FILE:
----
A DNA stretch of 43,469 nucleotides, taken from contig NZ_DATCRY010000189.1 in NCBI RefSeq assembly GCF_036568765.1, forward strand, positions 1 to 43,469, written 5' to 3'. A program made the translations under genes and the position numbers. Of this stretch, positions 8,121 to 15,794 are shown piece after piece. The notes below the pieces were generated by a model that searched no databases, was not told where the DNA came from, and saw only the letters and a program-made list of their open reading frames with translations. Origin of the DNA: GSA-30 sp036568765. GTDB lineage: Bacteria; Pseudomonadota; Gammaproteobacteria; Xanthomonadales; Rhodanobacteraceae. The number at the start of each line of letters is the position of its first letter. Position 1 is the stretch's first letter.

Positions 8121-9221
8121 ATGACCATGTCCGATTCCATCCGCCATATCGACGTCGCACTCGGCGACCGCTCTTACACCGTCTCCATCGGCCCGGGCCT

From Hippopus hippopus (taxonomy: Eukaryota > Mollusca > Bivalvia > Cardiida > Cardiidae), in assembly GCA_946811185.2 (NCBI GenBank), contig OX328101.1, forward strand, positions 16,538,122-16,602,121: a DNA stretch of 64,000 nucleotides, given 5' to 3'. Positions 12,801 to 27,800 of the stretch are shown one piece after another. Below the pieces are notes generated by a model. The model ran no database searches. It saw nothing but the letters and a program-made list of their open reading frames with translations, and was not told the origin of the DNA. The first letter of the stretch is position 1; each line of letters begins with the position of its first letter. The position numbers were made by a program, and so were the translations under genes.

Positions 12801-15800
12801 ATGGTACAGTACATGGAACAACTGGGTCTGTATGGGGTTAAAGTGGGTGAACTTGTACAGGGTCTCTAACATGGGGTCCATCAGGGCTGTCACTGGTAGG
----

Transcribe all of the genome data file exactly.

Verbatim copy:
A DNA stretch of 43,469 nucleotides, taken from contig NZ_DATCRY010000189.1 in NCBI RefSeq assembly GCF_036568765.1, forward strand, positions 1 to 43,469, written 5' to 3'. A program made the translations under genes and the position numbers. Of this stretch, positions 8,121 to 15,794 are shown piece after piece. The notes below the pieces were generated by a model that searched no databases, was not told where the DNA came from, and saw only the letters and a program-made list of their open reading frames with translations. Origin of the DNA: GSA-30 sp036568765. GTDB lineage: Bacteria; Pseudomonadota; Gammaproteobacteria; Xanthomonadales; Rhodanobacteraceae. The number at the start of each line of letters is the position of its first letter. Position 1 is the stretch's first letter.

Positions 8121-9221
8121 ATGACCATGTCCGATTCCATCCGCCATATCGACGTCGCACTCGGCGACCGCTCTTACACCGTCTCCATCGGCCCGGGCCT

From Hippopus hippopus (taxonomy: Eukaryota > Mollusca > Bivalvia > Cardiida > Cardiidae), in assembly GCA_946811185.2 (NCBI GenBank), contig OX328101.1, forward strand, positions 16,538,122-16,602,121: a DNA stretch of 64,000 nucleotides, given 5' to 3'. Positions 12,801 to 27,800 of the stretch are shown one piece after another. Below the pieces are notes generated by a model. The model ran no database searches. It saw nothing but the letters and a program-made list of their open reading frames with translations, and was not told the origin of the DNA. The first letter of the stretch is position 1; each line of letters begins with the position of its first letter. The position numbers were made by a program, and so were the translations under genes.

Positions 12801-15800
12801 ATGGTACAGTACATGGAACAACTGGGTCTGTATGGGGTTAAAGTGGGTGAACTTGTACAGGGTCTCTAACATGGGGTCCATCAGGGCTGTCACTGGTAGG